Benjamin C Burns
benjamin.c.burns at gmail.com
Thu Mar 15 18:33:11 CET 2007
Sean Moss-Pultz wrote:
> Companies like Cingular have been known to whitelist handsets.
> They *could* do it for the Neo. I highly doubt they would.
I mean no offense here, but by "whitelist," do you actually mean
"blacklist," or ban?
I don't really follow the day-to-day of this market very much, but does
FIC have any branding agreements with Cingular or T-Mobile? If so, it
seems unlikely that either provider would decide to outright ban a
device that's built by FIC from their networks, just because it would
make other device manufacturers think that they might be willing to try
this power-play with them, and possibly reluctant to conduct future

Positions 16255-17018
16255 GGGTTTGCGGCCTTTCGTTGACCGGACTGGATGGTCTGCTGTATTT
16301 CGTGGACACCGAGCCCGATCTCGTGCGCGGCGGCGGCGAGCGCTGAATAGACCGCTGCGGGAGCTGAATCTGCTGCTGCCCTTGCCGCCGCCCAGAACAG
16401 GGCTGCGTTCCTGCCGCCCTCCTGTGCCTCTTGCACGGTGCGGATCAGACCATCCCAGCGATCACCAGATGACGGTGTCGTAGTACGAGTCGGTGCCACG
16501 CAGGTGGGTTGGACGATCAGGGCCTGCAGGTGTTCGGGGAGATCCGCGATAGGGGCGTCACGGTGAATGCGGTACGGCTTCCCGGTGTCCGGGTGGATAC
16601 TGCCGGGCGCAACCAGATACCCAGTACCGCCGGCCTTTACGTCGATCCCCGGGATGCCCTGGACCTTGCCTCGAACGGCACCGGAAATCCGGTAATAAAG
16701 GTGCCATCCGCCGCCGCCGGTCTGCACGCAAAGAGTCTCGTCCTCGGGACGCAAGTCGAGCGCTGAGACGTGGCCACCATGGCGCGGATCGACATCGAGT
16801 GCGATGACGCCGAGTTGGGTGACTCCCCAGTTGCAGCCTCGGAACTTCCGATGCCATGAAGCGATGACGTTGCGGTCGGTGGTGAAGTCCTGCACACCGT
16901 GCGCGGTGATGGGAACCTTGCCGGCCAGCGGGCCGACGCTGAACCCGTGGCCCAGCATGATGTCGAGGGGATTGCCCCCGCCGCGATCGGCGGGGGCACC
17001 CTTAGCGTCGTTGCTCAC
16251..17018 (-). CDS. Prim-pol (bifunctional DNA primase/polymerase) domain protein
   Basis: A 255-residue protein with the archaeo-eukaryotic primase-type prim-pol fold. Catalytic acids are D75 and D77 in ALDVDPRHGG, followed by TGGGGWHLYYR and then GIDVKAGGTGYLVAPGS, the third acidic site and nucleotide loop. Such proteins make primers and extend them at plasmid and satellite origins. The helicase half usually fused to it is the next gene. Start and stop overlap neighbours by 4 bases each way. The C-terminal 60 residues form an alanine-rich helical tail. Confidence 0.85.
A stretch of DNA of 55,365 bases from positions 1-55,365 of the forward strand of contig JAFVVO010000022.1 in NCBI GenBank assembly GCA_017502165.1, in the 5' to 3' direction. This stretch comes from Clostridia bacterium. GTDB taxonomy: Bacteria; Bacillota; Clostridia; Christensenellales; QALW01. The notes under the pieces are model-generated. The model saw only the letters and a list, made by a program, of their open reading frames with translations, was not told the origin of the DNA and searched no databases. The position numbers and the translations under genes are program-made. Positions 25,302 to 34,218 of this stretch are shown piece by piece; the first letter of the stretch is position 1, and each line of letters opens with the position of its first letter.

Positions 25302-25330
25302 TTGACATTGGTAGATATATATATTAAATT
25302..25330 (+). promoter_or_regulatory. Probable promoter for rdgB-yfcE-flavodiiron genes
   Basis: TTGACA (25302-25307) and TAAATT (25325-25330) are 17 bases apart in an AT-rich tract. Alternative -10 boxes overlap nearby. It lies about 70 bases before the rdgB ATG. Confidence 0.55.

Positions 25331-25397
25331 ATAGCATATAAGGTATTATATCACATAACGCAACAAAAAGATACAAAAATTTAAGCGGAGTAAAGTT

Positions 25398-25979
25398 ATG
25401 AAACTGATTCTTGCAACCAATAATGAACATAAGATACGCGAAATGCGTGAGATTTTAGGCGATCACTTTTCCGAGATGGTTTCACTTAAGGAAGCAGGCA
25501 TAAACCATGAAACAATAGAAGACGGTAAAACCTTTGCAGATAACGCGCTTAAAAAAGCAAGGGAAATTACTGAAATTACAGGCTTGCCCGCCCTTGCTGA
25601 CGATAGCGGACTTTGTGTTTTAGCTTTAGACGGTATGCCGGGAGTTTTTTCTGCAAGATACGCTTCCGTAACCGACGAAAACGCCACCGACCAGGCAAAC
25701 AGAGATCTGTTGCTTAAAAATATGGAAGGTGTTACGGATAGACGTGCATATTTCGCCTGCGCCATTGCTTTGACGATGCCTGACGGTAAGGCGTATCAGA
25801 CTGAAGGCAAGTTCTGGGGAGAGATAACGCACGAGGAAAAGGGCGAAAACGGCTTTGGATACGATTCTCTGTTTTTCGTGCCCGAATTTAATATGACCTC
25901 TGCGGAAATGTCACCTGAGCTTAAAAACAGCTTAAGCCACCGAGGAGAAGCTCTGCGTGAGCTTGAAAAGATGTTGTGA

business. It would seem even more audacious if they were to do it when
the device had GSM and FCC certification - as they'd in effect be trying
to say that those certifications are meaningless with regard to their
network, which in turn might cause people to think that they aren't
actually standards compliant. Then again, I'm not sure if these
companies really care about any of the above...
> If you want me to say that FIC promises your handset will work on any
> network in the world, our legal team will have my head ;-)
> What I will say is that if we find out this handset won't work in NY,
> I'll fight for you. But again, I _highly_ doubt this will happen.
Good spirit to have -- let's get more people from more mobile-device
companies saying this for their developer end-users...
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